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Posted by Harvey on April 5, 2002 16:23:20 UTC

Hi Alan,

***The wages for denying that law are death.***

Oh my! Where did that come from? You are citing Romans to me when the context Paul was referring to was the violation of God's laws (not the law of non-contradiction). In any case, you sound preachy.

***It is impossible for something to exist and not exist.***

Let's define our terms:

Reality: All that is the case

Truth/True: A statement about what is the case

Exist: Something is the case

Not Exist: Something is not the case

Law: Something must be the case

Impossible (1): You cannot construct a true statement for something that is not the case.

Impossible (2): Something that is not the case cannot also be the case.

Translating your statement according to these definitions we have two versions:

(1) You cannot construct a true statement that is not the case for something that really is the case.

(2) Something that is not the case cannot also be the case for something when only one case is allowed.

Your statement (1) is true by the definition of what we mean by true. The emphasis is on the human construction of a true statement.

Your statement (2) has no 'true by definition' reason to accept it. We cannot say what reality can or cannot be the case simply because we have never confirmed a clear case of logical contradiction. Your (2) must be rejected. Which means that the 'law' of non-contradiction is an absolute law.

***The simple answer to wave-particle duality is that they are different ways of looking at the same object. The contexts ARE different; and modern physics accepts this.***

Modern physics accepts it? Modern physics takes no position on the nature of the wave-particle duality. The position held by some is that it is a paradox and not resolvable. Many physicists and philosophers are content with calling it a field that has properties of a wave and properties of a particle. We measure those properties in different contexts, but the ontological reality of the wave-particle duality is not solved. We do not know if it becomes a 'particle' at the exclusion of a 'wave' (or vice versa), or if the field simply exhibits its properties in a different manner when the measurement is different. It could certainly be the case that the wave-particle is what it is - it is both and maybe it is neither. The question is unresolved. The evidence points to the field's wave-particle duality not being restricted to human logic (i.e., classical logic).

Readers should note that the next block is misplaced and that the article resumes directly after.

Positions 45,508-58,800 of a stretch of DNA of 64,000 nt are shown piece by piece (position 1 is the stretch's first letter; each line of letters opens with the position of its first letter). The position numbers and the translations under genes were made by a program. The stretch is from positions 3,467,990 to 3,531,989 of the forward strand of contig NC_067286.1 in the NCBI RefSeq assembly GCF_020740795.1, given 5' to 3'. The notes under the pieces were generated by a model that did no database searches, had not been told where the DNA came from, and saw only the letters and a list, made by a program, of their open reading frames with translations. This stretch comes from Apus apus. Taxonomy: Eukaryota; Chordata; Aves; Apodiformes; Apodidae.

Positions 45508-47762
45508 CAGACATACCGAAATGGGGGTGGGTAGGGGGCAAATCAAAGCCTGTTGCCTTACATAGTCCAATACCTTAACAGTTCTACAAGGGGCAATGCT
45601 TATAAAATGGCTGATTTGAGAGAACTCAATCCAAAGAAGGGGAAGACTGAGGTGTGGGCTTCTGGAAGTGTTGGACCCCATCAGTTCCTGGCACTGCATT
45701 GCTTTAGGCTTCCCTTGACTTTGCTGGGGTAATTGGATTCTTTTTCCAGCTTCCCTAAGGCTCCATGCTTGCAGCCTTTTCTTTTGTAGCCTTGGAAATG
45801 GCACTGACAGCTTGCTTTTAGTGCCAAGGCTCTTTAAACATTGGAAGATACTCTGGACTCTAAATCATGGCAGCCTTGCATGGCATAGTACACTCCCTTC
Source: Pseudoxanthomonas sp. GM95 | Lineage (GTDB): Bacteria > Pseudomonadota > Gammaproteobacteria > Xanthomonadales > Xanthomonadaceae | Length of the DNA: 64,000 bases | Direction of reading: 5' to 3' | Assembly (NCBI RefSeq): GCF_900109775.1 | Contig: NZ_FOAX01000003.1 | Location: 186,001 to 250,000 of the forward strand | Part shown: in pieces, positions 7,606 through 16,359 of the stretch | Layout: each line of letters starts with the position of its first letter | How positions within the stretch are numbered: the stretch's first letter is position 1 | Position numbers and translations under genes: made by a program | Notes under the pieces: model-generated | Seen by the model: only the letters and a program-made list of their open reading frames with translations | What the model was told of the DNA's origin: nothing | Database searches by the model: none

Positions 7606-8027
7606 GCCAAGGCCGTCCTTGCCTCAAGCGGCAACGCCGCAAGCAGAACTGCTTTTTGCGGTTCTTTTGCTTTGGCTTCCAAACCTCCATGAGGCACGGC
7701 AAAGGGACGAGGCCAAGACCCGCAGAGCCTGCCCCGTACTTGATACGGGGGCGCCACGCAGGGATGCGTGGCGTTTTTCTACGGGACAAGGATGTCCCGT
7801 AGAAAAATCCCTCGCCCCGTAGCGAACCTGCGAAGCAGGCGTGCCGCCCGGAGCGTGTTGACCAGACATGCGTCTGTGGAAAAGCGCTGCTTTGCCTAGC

***Whatever "paraconsistent" logic is; it too must depend on the law of non-contradiction. It's so-called contradictory aspects no doubt are simple category errors.***

There are rules in paraconsistent logic, but the law of non-contradiction (LNC) is not one of them.

***As you judge, so you are judged. The point with symmetry laws is "that from the scientist's perspective the universe is based on symmetry laws". This does not exclude other possible perspectives in principle. Some perspectives are more far-reaching and universal than others.***

As Aurino pointed out today, the principle of symmetry cuts deep and that people who are using 'other perspectives' are often using symmetry - which may account for their success (of course there are other issues altogether such as not having enough knowledge of math and physics so that gross misunderstandings develop, etc).

***The perspective of Existence is absolute: you cannot be more absolute.***

The perspective itself is not absolute. It is a human perspective and human perspectives are notoriously non-absolute. As (2) showed above, trying to enforce absolute perspectives on reality is mistaken.

***So honesty is the key. People who dream up strange logics are like illusionists, distracting peole's attention from their category-errors while they perform fancy tricks.***

Come on, Alan. You are not a logician. You are speaking from an apparent religious perspective. The fact is that logicians are working on other 'logics' and that the fallacies, if there are any, are not altogether apparent as you suggest.

I also believe that the law of non-contradiction holds 'out there', but it is a belief. I cannot show that it is the case. So much of what we hold as absolute is a belief.

Warm regards, Harv

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